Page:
To Alec Milner, a right guard/right tackle from Fallston (Maryland) High School, nothing says "I can do it better" than pushing a defensive lineman backward five yards.
"You get a feeling of accomplishment," Milner says, about knocking opponents off the ball.
Milner should feel pretty accomplished nowadays. Ranked as the 113th best player in the state of Maryland, the 6-foot-2, 275-pound offensive lineman is being recruited by several prominent colleges and universities, including some Division-I programs.
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"I want to get an amazing education alongside football," Milner says. "I'm looking for a team that is successful, but it's not like the coaches and players are too different. They have a relationship; the players and coaches are close. They have a bond together."
Milner's football career began in seventh grade, when his middle school coach recognized his ability and began to put him through an individualized workout program. "He wanted to get me one-on-one so I could learn more advanced moves, like how to knock hands away," Milner says. "He wanted to give me a weight set so I could really start lifting."
His coach gave him a weight bench and a handful of weights that had been in storage for almost a decade. They were old and rusty, but they were Milner's first tools for getting serious about working out.
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From his eighth grade season on, Milner's off-season training included weightlifting, cardio workouts and agility drills. He used exercises like the L-Drill and the 5-10-5 to improve his conditioning and make himself more mobile, so he could execute pulling and trapping blocks and get upfield to pick off linebackers and defenders in the secondary.
"A lot of the movements in football are unpredictable, so you've got to get your body moving in a bunch of random ways and have it conditioned so you can take some awkward steps and still have control over yourself," Milner says.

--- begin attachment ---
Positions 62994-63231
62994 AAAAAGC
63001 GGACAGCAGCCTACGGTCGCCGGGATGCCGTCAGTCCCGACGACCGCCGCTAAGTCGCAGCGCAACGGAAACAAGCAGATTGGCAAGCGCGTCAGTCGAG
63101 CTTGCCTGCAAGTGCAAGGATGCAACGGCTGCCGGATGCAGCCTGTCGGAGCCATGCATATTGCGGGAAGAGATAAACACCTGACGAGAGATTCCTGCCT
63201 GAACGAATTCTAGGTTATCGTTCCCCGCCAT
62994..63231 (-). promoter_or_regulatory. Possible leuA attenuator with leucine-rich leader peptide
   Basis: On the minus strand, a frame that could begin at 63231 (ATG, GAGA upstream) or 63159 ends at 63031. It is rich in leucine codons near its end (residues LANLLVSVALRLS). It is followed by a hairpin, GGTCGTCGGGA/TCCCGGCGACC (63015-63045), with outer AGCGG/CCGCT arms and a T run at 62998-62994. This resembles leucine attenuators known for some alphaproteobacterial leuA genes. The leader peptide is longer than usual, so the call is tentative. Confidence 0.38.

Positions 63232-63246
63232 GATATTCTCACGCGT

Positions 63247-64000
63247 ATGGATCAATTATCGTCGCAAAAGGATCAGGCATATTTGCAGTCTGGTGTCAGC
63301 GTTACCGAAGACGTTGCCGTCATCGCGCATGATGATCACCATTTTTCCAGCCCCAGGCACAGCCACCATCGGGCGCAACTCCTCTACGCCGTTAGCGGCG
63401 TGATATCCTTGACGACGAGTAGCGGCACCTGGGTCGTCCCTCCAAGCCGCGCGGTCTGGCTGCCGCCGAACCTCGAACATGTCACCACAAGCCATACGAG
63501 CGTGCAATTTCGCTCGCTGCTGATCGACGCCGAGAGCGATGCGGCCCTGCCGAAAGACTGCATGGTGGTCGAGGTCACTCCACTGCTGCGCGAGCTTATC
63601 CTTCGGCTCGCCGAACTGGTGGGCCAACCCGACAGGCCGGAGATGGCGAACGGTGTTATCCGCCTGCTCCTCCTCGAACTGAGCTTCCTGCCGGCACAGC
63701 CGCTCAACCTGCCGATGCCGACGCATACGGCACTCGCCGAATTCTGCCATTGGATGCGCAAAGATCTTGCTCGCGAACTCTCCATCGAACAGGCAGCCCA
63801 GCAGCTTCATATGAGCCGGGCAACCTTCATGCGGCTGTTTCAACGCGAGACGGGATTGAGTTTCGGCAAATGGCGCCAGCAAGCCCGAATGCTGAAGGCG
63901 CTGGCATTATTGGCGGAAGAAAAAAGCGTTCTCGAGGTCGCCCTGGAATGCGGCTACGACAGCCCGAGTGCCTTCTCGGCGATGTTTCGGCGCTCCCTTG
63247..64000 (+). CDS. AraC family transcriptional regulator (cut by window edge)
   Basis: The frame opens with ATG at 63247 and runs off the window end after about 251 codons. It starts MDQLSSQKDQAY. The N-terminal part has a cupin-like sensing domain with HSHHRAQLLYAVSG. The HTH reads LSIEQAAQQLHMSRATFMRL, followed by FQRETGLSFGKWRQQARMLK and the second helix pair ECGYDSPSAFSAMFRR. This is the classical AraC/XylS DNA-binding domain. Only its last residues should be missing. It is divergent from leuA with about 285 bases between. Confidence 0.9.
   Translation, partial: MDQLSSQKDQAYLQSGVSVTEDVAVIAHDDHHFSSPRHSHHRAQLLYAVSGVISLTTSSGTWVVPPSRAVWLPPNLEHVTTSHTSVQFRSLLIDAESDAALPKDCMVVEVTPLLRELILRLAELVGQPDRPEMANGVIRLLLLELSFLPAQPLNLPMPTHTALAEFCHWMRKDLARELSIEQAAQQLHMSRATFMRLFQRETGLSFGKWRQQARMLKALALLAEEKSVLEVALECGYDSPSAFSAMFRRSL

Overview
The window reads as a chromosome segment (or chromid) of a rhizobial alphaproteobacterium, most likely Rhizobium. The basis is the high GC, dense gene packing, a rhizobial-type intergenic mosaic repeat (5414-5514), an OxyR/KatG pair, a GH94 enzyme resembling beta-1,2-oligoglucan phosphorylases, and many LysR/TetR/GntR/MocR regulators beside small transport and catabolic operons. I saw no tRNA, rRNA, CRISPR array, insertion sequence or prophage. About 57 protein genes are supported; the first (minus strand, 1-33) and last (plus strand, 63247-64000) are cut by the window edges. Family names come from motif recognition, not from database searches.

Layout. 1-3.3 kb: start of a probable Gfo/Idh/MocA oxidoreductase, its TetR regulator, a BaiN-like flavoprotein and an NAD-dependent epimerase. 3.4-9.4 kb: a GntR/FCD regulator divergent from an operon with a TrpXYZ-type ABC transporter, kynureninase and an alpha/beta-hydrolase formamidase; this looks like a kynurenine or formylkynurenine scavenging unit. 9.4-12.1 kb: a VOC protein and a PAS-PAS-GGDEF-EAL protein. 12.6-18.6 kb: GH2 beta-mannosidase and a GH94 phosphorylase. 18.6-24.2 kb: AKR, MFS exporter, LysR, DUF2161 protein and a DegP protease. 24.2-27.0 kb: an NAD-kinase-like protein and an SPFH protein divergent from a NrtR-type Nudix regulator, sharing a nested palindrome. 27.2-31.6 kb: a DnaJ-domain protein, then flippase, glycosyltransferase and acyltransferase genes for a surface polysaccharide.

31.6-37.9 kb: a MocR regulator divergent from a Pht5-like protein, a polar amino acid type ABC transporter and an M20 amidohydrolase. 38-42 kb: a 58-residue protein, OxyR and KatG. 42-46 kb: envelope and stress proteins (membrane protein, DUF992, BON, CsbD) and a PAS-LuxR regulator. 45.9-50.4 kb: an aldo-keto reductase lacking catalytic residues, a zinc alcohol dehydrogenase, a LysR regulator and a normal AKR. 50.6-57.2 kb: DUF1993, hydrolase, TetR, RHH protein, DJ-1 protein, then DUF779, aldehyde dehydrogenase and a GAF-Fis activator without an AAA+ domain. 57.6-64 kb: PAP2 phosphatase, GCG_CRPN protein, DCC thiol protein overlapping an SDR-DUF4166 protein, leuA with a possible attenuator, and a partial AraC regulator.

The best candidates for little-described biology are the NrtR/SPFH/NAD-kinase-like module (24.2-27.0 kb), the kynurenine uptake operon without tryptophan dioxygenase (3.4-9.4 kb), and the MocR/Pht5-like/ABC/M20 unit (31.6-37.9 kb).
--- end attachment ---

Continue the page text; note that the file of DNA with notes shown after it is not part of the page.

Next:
Milner's work paid off in a major way. In high school, after a brief stint on the defensive line as a sophomore, he became a load on the O-line, overpowering opponents on run plays and locking down pass rushers on throwing plays. With Milner playing defense to learn the movements of the offensive linemen across from him, Fallston went 10-0 his sophomore year, the team's first undefeated regular season in school history.
Milner switched back to the O-line as a junior. Now a senior, he continues to be a team leader—someone who can play either side of the ball. His coach occasionally inserts him on the defensive line when someone needs a breather or suffers an injury.
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Milner credits his development to the work he started putting in back in middle school. He says, "I've completely transformed as a player. I'm more capable, I'm quicker and I'm a lot stronger now. I'm smarter in the game. I can handle things without even thinking. It's just muscle memory now."
Although Fallston went 5-5 last season, Milner continued to impress colleges. He is in talks with Yale, Harvard, Princeton and other top schools. He says the school he picks will place a premium on academics and have a head football coach who cultivates a strong relationship with his players. He'd love to continue to work on the offensive side of the trenches, but he says he's open to playing on either side. "Wherever they need me," Milner says.
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With that kind of attitude, you can bet Milner will be back on the field next fall, pushing people around on college gridirons.